With a 9.6 percent jobless rate, many South Carolinians are struggling to find work. Others have given up looking jobs or are underemployed, working part time instead of full time.
President Barack Obama and Republican candidate Mitt Romney are offering those South Carolinians – and the rest of the nation – very different fix-its for the struggling economy.
Unsurprisingly, there is partisan disagreement over which economic vision is better for South Carolina.
“I’m not better off than I was four years ago,” said Kevin Thomas, a medical sales representative who supports Romney. “People I talk to, they’re not either.
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“People are working hard and trying to make a living and raise a family, but gas has gone up, groceries have gone up, health care has gone up,” Thomas said. “And wages have gone down.”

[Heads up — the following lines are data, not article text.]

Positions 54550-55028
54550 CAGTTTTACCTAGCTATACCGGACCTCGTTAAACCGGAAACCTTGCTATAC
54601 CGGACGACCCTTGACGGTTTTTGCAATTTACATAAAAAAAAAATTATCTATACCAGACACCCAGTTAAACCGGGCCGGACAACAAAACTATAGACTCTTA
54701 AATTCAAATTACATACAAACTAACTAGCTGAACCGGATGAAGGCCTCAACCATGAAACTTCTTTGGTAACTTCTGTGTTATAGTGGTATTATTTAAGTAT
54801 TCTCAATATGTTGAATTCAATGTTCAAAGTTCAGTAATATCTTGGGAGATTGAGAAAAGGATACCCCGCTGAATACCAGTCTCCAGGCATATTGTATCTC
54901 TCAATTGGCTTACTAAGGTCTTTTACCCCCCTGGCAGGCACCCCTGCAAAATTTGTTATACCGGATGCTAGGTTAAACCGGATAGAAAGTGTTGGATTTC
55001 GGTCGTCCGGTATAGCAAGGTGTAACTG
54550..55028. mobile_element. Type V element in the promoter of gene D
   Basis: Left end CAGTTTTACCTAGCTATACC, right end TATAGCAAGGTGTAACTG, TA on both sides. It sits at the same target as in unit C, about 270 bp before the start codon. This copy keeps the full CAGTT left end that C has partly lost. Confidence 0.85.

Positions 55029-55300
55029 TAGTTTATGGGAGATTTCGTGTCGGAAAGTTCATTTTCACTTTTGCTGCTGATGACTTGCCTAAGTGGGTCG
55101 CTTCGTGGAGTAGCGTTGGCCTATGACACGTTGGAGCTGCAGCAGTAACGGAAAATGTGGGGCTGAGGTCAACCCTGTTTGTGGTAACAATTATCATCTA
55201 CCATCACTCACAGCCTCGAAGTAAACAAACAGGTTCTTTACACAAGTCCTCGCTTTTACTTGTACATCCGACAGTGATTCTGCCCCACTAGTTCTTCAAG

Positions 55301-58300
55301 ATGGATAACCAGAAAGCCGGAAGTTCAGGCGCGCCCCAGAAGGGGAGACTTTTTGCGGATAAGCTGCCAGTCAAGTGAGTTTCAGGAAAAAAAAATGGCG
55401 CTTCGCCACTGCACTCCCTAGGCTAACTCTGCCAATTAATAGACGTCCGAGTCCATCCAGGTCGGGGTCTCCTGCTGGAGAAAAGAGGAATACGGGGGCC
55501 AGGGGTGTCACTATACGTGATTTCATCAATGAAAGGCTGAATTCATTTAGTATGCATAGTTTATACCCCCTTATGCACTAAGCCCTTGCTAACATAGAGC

But Marcia Seawright, a literacy coach at a Midlands school and a student at the University of South Carolina, where she is working on her doctorate, sees an economy that is coming back. “I’ve seen improvements. I’ve seen friends and family who have lost jobs, lost homes. But things are turning around for many people.
“It takes time for the economy to recover,” Seawright said. “It’s not going to happen overnight, not with what he (Obama) inherited.”
Whether Romney’s or Obama’s economic plan would be better for the nation – and South Carolina – largely depends on a voter’s economic philosophy.
Romney, a former businessman and Massachusetts governor, says he will create 12 million new jobs during his first term as president by improving the overall business climate, including cutting taxes, simplifying or eliminating some government regulations, and cutting government spending.